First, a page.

David Bowie performs on stage during a concert in La Courneuve, 1987
David Bowie during his concert in West Berlin, Federal Republic of Germany, 1987
David Bowie shakes hands with Princess Diana, 1993
David Bowie autographs copies of his newest album 'Outside' at the grand opening of a Herald Square music store 26 September 1995 in New York
David Bowie performs at the Panathinaikos stadium in Athens during a rock festival, 1996
David Bowie and his wife, supermodel Iman smile as they pose for photos after Bowie received a star on the world famous Walk of Fame 12 February in Hollywood, 1997
David Bowie getting ready to perform 'Earthling' at the Phoenix Music Festival in 1997
David Bowie on stage performing during the Tibet House Benefit Concert in New York City, 2001
David Bowie Meltdown concert at the Royal Festival Hall, London, June 2002
David Bowie performing during his concert at the Stravinski hall stage of the Montreux Jazz Festival, in Montreux, Switzerland, 2002
David Bowie in 'Last Call with Carson Daly' TV programme taping in New York, 2003
David Bowie walks with his with wife Iman and daughter Alexandria (2) in New York, 2003
David Bowie performs on stage on the third and final day of 'The Nokia Isle of Wight Festival 2004' at Seaclose Park, in Newport, UK
David Bowie poses with a pig, 2004
David Bowie and Kate Moss at the 2005 CFDA Awards dinner party at the New York Public Library in New York City, 2005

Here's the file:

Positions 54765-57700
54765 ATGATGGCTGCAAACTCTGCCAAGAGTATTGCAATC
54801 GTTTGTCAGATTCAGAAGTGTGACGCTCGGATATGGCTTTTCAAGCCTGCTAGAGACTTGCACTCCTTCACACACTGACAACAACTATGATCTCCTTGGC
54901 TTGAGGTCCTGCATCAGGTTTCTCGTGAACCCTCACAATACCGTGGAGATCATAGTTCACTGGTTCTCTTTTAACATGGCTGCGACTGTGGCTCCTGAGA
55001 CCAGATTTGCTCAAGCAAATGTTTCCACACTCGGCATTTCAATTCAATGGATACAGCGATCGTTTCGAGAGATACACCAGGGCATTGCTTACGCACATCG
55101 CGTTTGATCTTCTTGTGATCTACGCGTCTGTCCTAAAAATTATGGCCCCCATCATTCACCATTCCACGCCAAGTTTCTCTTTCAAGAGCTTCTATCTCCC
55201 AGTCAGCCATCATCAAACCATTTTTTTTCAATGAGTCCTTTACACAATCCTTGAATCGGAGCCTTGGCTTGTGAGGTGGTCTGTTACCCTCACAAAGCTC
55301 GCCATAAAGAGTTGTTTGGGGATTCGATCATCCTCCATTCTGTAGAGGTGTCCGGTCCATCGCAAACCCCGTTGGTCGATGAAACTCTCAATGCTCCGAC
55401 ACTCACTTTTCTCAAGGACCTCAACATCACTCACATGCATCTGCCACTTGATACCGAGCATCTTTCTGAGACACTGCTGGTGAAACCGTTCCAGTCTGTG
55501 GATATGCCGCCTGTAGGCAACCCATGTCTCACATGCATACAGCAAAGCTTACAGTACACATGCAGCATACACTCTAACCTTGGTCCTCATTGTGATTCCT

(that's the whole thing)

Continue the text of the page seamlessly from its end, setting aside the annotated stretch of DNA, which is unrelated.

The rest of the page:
David Bowie and model Iman arrive to the Metropolitan Museum of Art Costume Institute Gala, Superheroes: Fashion and Fantasy, held at the Metropolitan Museum of Art in New York City, 2008
David Bowie anf Tilda Swinton at the MoMA's 6th Annual Film Benefit in New York, 2013
Flowers are left below a mural of David Bowie on the wall of a Morley's store in Brixton on 11 January 2016
Bowie surprised everyone when he decided to collaborate with Chic’s Nile Rodgers on his fifteenth studio album Let’s Dance. Although Tony Visconti, who produced Space Oddity, had set time aside to work on the album, Bowie changed his mind at the last minute. It was nearly 20 years until the two men worked together again as the decision had injured their relationship. Released in 1983, 'Let’s Dance' ended up selling seven million records worldwide, becoming one of his best-selling tracks and reaching number 1 in the US. Even Bowie himself was surprised at its success, proving that it’s always worth taking a risk.
Preserve your privacy
In classic Bowie fashion, even his death took the world by surprise. Keeping his cancer a secret for 18 months, the rock superstar battled with the deeply personal struggle alone. This decision is reflective of Bowie’s lifelong desire for privacy. While we might have known Bowie’s various personas, when it comes to the real identity of David Jones, the world was a good deal less knowledgeable. Bowie might have been open about his sexual orientation but it was always through the medium of one of his alter egos. Talking about his own exhibition, David Bowie Is in Chicago last year, the singer very eloquently explained, “I actually found it easier to be someone else than to be myself”.